“Jesus was not a Jew but a Greek”

He walked barefoot, had long hair, preached charity, performed miracles and had a large crowd of followers. Who is it? No, not Jesus Christ, but Apollonius of Tyana.

Not Jew but a Greek. According to the much-discussed Amazon Prime documentary ‘Bible Conspiracies’, the philosopher Apollonius and not Jesus is the ‘son of God’ who entered the Bible in the New Testament. “Another hypothesis that cannot be supported historically, an expression of the romantic desire to unravel the riddle around Jesus Christ,” says church lawyer Rik Torfs.

The documentary does not question the existence of Jesus as a historical figure. It does state that the person described in the New Testament as “the son of God” may be based on Apollonius and not on Jesus. The two had a lot in common. Not only were they contemporaries in the first century of our era and preachers, they also managed to bring both dead to life and to support a multitude of followers.

No meat, wine or women

Apollonius of Tyana was born in Central Anatolia, the current Turkish Cappadocia. He focused on the doctrines of the Greek philosopher Pythagoras, an ascetic hardliner. So, Apollonius swore meat, wine and women and silenced an oath for five years.

He travelled to India, where he came in contact with mysticism. During that trip he took a pupil, according to the writer Damis, who wrote down the events in the philosopher’s life. These notes came a century later to Empress Julia Domna, the wife of Emperor Septimius Severus. He instructed Philostratus to write a biography of the old sage. Philostratus strengthened the mystery surrounding the life of his hero by saying: “As far as his death is concerned, when he died, the testimonies vary.” The Roman emperor Aurelian set up temples and statues in honour of Apollonius.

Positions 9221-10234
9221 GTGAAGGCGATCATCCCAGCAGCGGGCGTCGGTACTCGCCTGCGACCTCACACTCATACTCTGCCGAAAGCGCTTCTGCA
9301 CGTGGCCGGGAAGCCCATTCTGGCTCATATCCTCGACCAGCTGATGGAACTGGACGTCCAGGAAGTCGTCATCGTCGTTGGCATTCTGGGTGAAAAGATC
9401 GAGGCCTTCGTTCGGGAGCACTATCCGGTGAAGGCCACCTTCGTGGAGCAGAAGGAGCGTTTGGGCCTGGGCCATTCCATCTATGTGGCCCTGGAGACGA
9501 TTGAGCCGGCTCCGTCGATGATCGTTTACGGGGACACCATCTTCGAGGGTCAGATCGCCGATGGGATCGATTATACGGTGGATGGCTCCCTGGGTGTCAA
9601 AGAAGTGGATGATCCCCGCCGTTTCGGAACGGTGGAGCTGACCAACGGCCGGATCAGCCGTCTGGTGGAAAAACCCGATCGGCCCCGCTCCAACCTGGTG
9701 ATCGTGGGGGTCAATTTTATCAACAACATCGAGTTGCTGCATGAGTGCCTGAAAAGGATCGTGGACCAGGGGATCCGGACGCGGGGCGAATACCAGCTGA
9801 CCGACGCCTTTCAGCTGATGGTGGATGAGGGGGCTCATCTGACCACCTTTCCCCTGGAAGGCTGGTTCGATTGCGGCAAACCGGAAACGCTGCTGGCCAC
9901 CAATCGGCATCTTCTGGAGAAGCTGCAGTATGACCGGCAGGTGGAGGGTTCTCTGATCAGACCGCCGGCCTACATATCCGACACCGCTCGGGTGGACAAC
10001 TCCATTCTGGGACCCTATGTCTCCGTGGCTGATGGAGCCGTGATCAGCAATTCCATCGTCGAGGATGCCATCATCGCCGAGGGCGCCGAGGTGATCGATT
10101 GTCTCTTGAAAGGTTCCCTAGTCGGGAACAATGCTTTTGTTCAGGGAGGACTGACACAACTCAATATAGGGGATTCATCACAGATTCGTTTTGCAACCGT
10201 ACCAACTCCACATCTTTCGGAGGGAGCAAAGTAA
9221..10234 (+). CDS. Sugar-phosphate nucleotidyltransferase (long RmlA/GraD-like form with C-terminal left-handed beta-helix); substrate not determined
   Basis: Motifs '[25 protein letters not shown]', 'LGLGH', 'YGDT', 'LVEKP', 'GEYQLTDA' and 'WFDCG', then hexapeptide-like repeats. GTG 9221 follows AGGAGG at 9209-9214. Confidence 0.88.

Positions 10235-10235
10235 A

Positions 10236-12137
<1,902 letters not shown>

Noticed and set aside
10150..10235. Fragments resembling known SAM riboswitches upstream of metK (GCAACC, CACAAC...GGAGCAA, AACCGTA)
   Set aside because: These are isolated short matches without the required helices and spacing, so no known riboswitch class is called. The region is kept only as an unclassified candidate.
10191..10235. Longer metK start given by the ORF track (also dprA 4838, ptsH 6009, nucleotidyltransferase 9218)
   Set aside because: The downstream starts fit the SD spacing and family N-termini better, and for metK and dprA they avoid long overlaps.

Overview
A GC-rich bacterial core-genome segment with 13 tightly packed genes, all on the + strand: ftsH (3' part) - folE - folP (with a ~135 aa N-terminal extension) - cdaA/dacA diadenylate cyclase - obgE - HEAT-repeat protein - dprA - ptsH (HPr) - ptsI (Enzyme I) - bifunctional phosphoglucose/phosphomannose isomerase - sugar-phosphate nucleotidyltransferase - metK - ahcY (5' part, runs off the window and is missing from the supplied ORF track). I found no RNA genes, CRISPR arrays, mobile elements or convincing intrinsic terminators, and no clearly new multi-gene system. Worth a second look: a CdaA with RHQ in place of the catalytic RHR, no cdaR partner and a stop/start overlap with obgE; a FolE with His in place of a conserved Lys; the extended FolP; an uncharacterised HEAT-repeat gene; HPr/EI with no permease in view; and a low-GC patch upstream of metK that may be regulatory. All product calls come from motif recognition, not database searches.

Used in battle against early Christianity

In the work of Philostratus there is a large number of similarities between the life of Jesus Christ and that of Apollonius. Originally, this comparative view was not meant to represent Apollonius as a rival of early Christianity. But around 300 AD the worship of Apollonius in Rome was used in the fight against Christianity.

The then governor and conqueror of Jesus Hierocles regarded Apollonius as a person who overcame Christ. He wanted to make Apollonius the symbol and leader of the opponents of Christianity. The Church fathers reacted furiously and attributed the miraculous deeds of Apollonius to the influence of devilish forces. Until the Enlightenment dominated that negative image of Apollonius. The Enlightenment thinkers, Voltaire in the lead of the game.

"Jesus was not a Jew but a Greek"

The comparisons between Jesus Christ and Apollonius are therefore far from new. The Amazon document now states that the Church has failed to erase the figure of Apollonius from history. Even more: Apollonius would be the “son of God” from the New Testament, and not Jesus Christ.

“Chance is small”

Church lawyer Rik Torfs attaches little faith to that hypothesis. “In any case, little historical data about Jesus Christ is known. There are the writings of Flavius Josephus (Roman-Jewish historian of the 1st century in whose work two passages on Jesus of Nazareth occur, ed.), showing that the historical figure of Jesus did exist. New theories are based more on the romantic desire to unravel the riddle around Jesus than on historical material. I find it very unlikely that the son of God from the New Testament was not Jesus but Apollonius.”

“A few years ago, there was also the Dutch filmmaker Paul Verhoeven who thought he could prove that Jesus was the illegitimate child of a soldier who besieged the village of Mary and Joseph. But Verhoeven also found it difficult to provide historical evidence for this. Even when it comes to religion, we have to make sure that we think rationally.”

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